LACMA Selling 17 Old Masters
The Los Angeles County Museum of Art is selling 17 European paintings at Sotheby's June 4th sale in New York. The works on the block include big and bigish names — Rubens, De Hooch, ter Borch, Angelica Kauffmann — and a few pictures that might be familiar to regular visitors, such as Jan Steen's likeable The Twelfth Night and Jean-Baptiste Greuze's icky Girl with a Lamb. The Rubens, a Head of a Bearded Man (pictured), has not been on view in living memory (though it was featured in the museum's 1946 blockbuster, "Rubens and Van Dyck"). It, the De Hooch, and the ter Borch (below, The Card Players) are the most valuable works, each estimated at $400,000 to $600,000. The Sotheby's catalog includes the usual disclaimer: "to benefit future acquisitions."
The sale continues the museum's aggressive approach to upgrading its collection. As in a previous purge, the museum is not shy about relinquishing its only work by an important artist. The ter Borch and the De Hooch, though not great, are LACMA's only paintings by the artists (and since it ain't got a Vermeer, the sale won't leave much in the way of Dutch genre scenes). Clearly the superb Edward and Hannah Carter paintings have raised the bar for the Dutch galleries.
The only puzzle: why sell this very instant, into a slumping art market?
However, I do take exception to the inclusion of the paintings by de Hooch, ter Borch, Steen, and Bol on this list. None of them are masterpieces, but each one illustrates an important aspect of Dutch painting. The loss of these paintings clearly diminishes the importance of the collection of Dutch old masters at the musuem. The de Hooch and the ter Borch are about the only Dutch interior paintings of everyday life in the collection. Although LACMA has a better Steen- "Samson and Delilah", Steen is better known for his comic paintings of taverns, celebrations, and other works satirizing Dutch society. "The Twelfth Night" is one such painting and selling it off leaves LACMA with no example of this important aspect of Dutch art.
I object to the selling of the Bol for other reasons. It is a very mediocre painting. The musuem's earlier "Self Portrait" by Bol is the better picture by far. It was painted while he was still heavily influenced by Rembrandt and is an important example of Rembrand't circle. Bol's style changed and he came under the influence of French fashion as exemplified in the "Portrait of a Gentleman" that the museum is selling. This is not a painting that should be regularly exhibited, but isn't educating the public one of the primary purposes of a museum? What better way then to have two examples of an artist's work, showing the change in his style? This would also illustrate the broad changes that took place in Dutch painting after 1670. The later period is not as highly esteemed, but how would the public understand this if they could never see an example of late Dutch painting?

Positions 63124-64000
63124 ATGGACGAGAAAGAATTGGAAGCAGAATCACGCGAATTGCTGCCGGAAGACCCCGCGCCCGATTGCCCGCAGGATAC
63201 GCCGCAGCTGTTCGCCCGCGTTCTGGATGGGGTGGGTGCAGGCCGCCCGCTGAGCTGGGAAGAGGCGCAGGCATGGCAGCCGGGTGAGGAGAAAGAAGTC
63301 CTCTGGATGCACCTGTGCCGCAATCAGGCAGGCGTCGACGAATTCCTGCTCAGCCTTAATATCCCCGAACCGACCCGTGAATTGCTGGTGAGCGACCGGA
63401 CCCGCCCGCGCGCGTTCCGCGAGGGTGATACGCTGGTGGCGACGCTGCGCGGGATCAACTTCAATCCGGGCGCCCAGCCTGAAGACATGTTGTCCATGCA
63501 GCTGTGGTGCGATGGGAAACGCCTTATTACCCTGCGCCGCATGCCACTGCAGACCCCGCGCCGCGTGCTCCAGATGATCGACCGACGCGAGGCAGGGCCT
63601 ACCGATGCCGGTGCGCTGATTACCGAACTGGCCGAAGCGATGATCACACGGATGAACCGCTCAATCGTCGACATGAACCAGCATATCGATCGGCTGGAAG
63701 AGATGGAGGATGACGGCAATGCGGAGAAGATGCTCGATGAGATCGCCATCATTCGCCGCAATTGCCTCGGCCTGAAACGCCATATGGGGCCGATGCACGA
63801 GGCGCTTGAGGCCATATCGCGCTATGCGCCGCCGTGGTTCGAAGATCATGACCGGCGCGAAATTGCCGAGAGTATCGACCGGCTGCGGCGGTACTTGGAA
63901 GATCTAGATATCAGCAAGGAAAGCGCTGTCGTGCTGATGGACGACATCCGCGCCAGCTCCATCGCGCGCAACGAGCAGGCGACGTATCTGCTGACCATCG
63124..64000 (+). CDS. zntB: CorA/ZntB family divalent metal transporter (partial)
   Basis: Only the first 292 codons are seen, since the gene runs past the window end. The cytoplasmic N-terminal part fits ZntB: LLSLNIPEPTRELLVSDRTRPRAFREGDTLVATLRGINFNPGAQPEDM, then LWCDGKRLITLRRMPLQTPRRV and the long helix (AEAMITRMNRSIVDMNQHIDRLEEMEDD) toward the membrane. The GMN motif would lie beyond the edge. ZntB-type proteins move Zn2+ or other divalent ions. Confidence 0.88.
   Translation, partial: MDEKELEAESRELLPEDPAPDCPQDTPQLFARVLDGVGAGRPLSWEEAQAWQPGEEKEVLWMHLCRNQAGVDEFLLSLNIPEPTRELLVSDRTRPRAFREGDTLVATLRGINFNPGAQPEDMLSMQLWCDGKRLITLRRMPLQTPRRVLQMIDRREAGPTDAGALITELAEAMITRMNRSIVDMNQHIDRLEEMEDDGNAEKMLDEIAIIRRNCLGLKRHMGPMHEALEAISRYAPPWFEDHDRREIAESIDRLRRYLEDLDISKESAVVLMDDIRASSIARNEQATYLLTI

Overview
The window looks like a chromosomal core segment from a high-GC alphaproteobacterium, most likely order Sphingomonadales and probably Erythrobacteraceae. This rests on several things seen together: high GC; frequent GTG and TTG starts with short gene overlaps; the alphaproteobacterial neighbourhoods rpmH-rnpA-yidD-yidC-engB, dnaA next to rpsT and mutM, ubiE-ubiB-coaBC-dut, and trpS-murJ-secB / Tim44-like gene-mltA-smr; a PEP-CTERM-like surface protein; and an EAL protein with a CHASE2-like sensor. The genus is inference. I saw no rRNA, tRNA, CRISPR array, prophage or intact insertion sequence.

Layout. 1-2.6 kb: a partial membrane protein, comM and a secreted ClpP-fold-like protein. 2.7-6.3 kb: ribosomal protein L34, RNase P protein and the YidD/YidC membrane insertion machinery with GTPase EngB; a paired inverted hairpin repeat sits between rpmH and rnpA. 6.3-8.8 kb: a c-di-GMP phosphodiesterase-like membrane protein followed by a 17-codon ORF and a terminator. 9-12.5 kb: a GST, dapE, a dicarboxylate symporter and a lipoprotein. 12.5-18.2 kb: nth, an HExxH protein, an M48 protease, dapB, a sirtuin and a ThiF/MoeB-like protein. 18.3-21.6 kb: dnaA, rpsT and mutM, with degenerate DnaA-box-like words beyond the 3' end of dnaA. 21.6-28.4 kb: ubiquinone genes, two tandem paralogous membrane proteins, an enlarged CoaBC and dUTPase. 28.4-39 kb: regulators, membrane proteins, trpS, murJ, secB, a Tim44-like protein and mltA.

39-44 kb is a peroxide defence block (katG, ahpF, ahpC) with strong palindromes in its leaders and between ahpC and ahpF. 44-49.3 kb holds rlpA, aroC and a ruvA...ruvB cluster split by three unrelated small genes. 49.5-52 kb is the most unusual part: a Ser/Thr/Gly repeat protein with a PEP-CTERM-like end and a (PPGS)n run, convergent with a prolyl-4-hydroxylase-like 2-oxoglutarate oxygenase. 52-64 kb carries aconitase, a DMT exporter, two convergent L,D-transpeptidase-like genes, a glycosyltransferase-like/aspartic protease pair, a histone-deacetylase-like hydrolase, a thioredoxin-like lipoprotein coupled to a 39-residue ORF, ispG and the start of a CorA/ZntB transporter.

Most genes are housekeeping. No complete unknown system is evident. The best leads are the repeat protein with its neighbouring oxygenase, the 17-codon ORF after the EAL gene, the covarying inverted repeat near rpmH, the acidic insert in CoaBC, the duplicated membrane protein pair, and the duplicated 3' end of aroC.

The presence of the Rubens portrait on the auction bloc also surprises me. I didn't know it was still in the musuem's collection. I have regularly visited LACMA for over 20 yrs and have never seen this on display. Again, while not a great work, if it is a genuine Rubens (which it appears to be), then it can't be entirely without interest. As anyone who has visited LACMA in the last few years can testify, there are other paintings clearly inferior to this that have been regularly hung.
The Carter paintings are by far superior to any of the works I have mentioned, but they are limited to still life, seascapes, architectural view, landscapes, and interiors. The loss of the paintings I mentioned above leaves LACMA's collection of Dutch old masters with less balance and sadly diminished.